I rounded a corner such as it was on the trail and encountered a young deer, who was then joined by two others and they took off gamboling through the woods.

It was nice to see some Canada Geese in the water.

There were a few Mallards is the water too – and in the air.

Below, White-breasted Nuthatches…

I was surprised by a noisily chattering Carolina Wren and managed to grab a couple photos as it flew up into the tree.

Below, a little melange of Portage characters.

A calmly perched American Goldfinch

Then there were Purple Finches and House Finches – together – making identification a bit confusing. The only Purple Finch I managed to get pictures of is below, and it’s likely a juvenile female.

Some of the House Finches below look a bit on the purple or raspberry side of the spectrum but they still appear to be House Finches.

Always nice to see a Red-Tailed Hawk, however briefly.

An indication of how sunny it was when I arrived…

So the last bird I photographed was the Hermit Thrush at the top of the post and below. I first saw it in the woods far from the trail, but in true Hermit Thrush fashion, it responded to my attention and came and sat on a branch directly in front of me so we could exchange thoughts.

If I can manage it I will be back with a post from the Portage in April – looking a bit like it did on Saturday, with no leaves on the trees yet. I found a plethora of photographs I had never managed to develop and it will be an interesting contrast of early spring versus late fall.

Portage Afternoon and All Hallows’ Eve

I went to the Portage yesterday in the early afternoon, to take advantage of the sunshine and warmer temperatures for this weekend. I had spent the morning picking up my Chicago Audubon birdseed order to get us through the winter months and unloading the bounty onto the back porch. I placed the order after my accident, not knowing whether I would be able to handle it all myself, but I am proud to report I managed the entire transaction.

There’s even more around the corner…

I had no idea what birds if any I would see on such a windy day. The wind was blowing from the south yesterday. Today it came just as fiercely from the northwest, and our temperatures are reflecting that change, along with clouds that increased the wintry feeling all morning. But yesterday, I was pleased to be greeted first by the Dark-Eyed Junco above who sat patiently for several shutter clicks. After spending much of last fall and winter trying to get a good picture of a Junco, this behavior was extremely welcome.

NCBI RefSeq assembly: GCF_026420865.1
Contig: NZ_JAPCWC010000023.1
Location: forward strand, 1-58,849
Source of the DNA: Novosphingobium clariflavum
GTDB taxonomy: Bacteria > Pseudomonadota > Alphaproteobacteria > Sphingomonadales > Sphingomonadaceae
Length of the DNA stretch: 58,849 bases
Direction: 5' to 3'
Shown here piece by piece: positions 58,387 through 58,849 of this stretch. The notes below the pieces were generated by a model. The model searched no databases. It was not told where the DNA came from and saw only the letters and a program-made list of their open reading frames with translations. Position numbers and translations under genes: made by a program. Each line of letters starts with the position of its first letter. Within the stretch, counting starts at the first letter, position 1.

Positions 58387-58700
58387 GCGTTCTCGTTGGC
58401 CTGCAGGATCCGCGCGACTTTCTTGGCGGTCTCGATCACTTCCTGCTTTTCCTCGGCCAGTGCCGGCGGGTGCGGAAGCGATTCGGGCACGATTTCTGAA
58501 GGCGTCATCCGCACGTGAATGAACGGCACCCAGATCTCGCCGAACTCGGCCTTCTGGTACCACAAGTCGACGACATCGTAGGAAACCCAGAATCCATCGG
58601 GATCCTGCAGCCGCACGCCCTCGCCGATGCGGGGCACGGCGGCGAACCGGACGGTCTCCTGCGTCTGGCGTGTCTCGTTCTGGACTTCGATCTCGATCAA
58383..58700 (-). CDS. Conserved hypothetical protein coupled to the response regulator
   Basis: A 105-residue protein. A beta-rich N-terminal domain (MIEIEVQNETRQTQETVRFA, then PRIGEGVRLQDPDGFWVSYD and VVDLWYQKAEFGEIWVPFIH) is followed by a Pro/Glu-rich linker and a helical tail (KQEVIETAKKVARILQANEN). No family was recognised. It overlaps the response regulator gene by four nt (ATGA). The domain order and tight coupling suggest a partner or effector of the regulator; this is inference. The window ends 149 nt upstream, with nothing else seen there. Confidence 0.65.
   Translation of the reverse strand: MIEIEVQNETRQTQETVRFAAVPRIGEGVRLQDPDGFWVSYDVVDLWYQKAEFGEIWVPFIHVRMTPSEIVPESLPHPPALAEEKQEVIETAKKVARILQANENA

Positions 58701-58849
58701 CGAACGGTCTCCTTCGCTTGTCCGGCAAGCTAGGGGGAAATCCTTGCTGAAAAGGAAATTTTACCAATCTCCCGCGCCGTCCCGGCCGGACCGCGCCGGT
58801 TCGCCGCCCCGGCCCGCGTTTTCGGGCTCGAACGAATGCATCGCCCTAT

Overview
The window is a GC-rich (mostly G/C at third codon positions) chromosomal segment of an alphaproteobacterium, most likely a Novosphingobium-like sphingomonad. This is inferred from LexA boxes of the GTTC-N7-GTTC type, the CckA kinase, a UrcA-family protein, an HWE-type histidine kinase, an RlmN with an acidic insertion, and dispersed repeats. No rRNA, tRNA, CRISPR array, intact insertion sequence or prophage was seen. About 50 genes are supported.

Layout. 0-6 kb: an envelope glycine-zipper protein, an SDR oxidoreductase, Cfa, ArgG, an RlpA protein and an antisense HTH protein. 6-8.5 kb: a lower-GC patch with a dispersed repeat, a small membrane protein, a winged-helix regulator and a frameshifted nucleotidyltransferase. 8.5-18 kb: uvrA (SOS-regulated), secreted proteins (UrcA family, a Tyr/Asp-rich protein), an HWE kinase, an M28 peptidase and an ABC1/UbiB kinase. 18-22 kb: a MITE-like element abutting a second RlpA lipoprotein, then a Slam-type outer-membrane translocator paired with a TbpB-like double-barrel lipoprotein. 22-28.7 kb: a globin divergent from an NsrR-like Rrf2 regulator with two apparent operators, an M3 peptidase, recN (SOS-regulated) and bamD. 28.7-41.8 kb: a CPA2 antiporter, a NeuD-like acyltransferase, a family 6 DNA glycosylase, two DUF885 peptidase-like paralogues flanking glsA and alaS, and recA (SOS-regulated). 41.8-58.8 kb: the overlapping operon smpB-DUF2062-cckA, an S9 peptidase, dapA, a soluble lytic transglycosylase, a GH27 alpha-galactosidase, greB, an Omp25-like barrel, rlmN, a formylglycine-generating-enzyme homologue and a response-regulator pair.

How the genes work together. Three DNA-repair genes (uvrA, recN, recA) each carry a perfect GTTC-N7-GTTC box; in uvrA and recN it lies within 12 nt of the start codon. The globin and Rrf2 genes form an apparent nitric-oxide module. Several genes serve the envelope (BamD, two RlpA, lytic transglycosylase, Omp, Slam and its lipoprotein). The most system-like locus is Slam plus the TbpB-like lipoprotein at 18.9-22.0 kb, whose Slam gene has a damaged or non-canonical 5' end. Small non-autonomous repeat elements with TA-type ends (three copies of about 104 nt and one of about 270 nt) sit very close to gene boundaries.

The female below Northern Cardinal was actually cooperative in that she stayed in one secluded spot for more than a second…but turned her back on me after she figured I’d seen enough.

So I wasn’t hearing or seeing too much of anything, but I decided to go through the opening in the fence anyway and walk back on the trail leading to the train tracks. Nothing much going, but walking back I encountered a couple Golden-Crowned Kinglets who were enthusiastically foraging at my feet. They made the outing for me.

An odd-looking tree stump profile from the trail on the way in
Gone to seed

I feel like I should have seen more sparrows, but they were keeping well hidden. The Fox Sparrow below was through a fence.

There were more White-Throated Sparrows but I barely saw a couple – I was able to capture this rather distant one only.

A disgruntled-looking American Goldfinch – she was being blown about quite a bit on her perch.

On the way back from the Portage I stopped to buy a bag of candy. I had not prepared at all for trick-or-treaters but it wasn’t clear if we would even have any. I figured I had better be ready just in case. I put the contents of the bag in a basket on the front porch and proceeded to clean my living room as usual for Saturday night, maybe heard a child’s voice or two but saw no one, and the basket remained full of candy. I brought the basket in and went out front onto the empty sidewalk with the camera to try and capture the “Blue Moon” or second full moon of the month, as I understand it. It’s difficult to get a good image with the street lamps, but it was still so warm outside it was worth trying anyway. The neighborhood was eerily quiet for Halloween.

Two views of yesterday’s Portage in autumn…

One more of a kinglet somewhat in flight…

The forecast for the coming week – weather-wise – looks to be mild and uneventful. I hope I will be able to visit the Portage again next weekend. It’s still hard to imagine how topsy-turvy life has become. I am glad I was able to set the turmoil aside for a couple hours yesterday. In the meantime I will be trying to capture the Big Male Hairy Woodpecker that has been coming to a suet feeder. He looks like Attila the Hun next to my usual Downy visitors. Thanks for visiting, and I hope you have a safe and peaceful week.

Marching Mirrorless

Sunday morning I ventured out with the mirrorless camera, after not using it for a year. I determined the length of time when I found photographs I had taken on October 24, 2019 still on the memory card, and some of them are further down this post. I had been using the camera for my occasional walks around the part of the southwest Loop where the office is located.

When I went out Sunday, I didn’t have any great expectations for pictures of birds, but I did manage a few. The last post featured goldfinches foraging in the duck weed and this one has Yellow-Rumped Warblers.

Below is the only Palm Warbler I managed to capture in some focus. I may get more practice with this camera this weekend. It’s small enough for me to hold steady with my left hand.